A second hearing in a case against a Bradley County couple who face 39 counts of animal cruelty has been set for June 14, court officials said.
James Freeman, 48, and Patricia Freeman, 53, turned themselves in on the charges Monday night and appeared Tuesday in Bradley County General Sessions Court for arraignment, Bradley County Sheriff's Office spokesman Bob Gault said. Both are free on their own recognizance.
The Freemans said they had too many animals, but they were not neglected.
"In my opinion, it was a very unfortunate misunderstanding," James Freeman said Tuesday. "I won't say that the [officer] was totally in the wrong. He probably thought he was doing right."
He said there was dog food and oats for the horses on the premises when the officers were there.
Gault said 39 animals - 20 dogs, two horses, 16 birds and a cat - did not have clean water or food in the 90-degree temperatures at the Freemans' home on Ellis Drive in South Cleveland.
"Deputies used a hose and several buckets that were found at the residence to give the animals fresh water," Gault said. He said it took about 90 minutes to give all the animals water.
As the officers were finishing, the Freemans came home and the couple was served a criminal summons to appear in court on the charges on Tuesday. The officers were tipped off about the problem by a person passing by a nearby traffic stop on Friday.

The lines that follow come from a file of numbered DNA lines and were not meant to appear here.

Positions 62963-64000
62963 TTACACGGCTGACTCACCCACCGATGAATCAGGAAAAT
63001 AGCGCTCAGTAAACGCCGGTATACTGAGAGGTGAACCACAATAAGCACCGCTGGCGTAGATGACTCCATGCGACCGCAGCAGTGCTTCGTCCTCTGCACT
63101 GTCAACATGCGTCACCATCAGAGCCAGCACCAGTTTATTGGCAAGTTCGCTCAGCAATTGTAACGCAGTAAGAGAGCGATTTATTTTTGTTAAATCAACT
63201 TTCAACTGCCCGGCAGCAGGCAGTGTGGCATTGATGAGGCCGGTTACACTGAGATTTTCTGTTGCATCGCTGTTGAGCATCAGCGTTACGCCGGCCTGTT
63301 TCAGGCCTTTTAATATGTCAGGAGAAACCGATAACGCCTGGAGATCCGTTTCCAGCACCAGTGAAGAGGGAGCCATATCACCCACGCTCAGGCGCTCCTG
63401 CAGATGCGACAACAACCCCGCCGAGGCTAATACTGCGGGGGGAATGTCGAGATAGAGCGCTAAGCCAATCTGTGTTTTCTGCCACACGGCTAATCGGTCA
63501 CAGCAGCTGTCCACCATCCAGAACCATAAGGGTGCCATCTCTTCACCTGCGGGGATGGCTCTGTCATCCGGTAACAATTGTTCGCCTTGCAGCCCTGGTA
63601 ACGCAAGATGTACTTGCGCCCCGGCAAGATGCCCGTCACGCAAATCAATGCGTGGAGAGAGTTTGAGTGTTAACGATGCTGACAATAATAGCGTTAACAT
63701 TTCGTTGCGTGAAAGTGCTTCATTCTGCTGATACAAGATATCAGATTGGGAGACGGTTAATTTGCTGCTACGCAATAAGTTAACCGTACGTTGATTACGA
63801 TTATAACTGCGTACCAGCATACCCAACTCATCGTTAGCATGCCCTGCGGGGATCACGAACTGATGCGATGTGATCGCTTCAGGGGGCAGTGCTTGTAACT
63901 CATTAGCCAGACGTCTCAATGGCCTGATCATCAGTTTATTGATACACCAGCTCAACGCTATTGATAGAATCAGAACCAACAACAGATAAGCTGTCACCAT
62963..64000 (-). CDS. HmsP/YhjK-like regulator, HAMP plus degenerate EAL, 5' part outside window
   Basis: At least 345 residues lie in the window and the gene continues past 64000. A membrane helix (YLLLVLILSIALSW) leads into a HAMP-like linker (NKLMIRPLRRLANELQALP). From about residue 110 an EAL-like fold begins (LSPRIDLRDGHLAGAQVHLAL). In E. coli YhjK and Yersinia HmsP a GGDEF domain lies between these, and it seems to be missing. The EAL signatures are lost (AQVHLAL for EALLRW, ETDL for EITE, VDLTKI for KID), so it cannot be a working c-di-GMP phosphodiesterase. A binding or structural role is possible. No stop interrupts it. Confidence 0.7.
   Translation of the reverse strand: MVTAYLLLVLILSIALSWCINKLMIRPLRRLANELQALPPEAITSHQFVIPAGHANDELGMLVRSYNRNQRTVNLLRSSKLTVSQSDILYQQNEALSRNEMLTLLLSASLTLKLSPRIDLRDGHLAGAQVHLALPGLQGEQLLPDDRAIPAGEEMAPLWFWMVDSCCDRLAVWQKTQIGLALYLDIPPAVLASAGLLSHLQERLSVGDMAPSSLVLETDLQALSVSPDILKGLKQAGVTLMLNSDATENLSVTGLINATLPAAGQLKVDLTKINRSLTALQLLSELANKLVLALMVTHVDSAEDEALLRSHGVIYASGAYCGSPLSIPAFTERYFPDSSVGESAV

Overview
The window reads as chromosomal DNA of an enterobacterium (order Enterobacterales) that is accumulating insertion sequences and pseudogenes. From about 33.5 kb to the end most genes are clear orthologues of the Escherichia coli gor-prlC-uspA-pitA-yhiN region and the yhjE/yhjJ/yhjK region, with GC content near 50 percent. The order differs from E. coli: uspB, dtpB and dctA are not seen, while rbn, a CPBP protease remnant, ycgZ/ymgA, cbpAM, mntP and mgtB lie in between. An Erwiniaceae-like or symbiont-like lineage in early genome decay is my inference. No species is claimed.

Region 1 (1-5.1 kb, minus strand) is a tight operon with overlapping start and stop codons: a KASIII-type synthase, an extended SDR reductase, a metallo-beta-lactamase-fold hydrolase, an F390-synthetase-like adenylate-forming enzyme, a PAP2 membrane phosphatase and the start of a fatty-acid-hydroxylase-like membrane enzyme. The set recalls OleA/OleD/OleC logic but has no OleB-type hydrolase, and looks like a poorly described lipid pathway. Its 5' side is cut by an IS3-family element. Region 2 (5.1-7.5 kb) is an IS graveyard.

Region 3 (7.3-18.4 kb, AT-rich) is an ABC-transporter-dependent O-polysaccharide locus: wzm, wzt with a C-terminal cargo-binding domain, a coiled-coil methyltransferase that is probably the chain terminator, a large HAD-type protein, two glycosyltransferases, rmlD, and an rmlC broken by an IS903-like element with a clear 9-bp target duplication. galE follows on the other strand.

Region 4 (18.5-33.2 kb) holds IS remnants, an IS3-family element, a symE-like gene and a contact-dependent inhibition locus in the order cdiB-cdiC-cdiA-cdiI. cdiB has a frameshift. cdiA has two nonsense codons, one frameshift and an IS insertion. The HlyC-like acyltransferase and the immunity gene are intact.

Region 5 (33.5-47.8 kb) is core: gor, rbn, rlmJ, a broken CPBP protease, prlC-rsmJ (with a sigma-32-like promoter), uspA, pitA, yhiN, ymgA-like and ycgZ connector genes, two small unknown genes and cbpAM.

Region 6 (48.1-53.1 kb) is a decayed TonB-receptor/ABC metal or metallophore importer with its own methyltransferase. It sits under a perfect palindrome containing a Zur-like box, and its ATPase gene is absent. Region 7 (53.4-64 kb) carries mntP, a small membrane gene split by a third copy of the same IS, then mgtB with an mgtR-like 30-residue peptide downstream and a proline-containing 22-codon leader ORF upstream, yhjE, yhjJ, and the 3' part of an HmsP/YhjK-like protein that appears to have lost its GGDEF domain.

"The two horses were in need of being seen by a vet, according to [the] Cleveland City animal control officer," an affidavit of complaint filed by Deputy Joe Renner states.
The affidavit states that animal control officers have responded to the Freemans' home about 70 times, but does not specify the period of time. Gault said he didn't know the nature of those visits.
James Freeman disputed the number of visits, though he admits officers have come to their home "several times."
"They didn't come out here no 70 times," he said. "If they did, it was while I was gone. That's another miscalculation."
Animal control officers took custody of all the animals except the birds, he said. Fourteen chickens, two other birds and the cat were still at their home, he said.
Cleveland Animal Control Division officials said Director Gene Smith and the animal control officer working on the investigation were not available Tuesday to comment.
Court officials said the Freemans could request an attorney or enter a plea in next week's hearing.
Contact staff writer Ben Benton at 423-757-6569 or email@example.com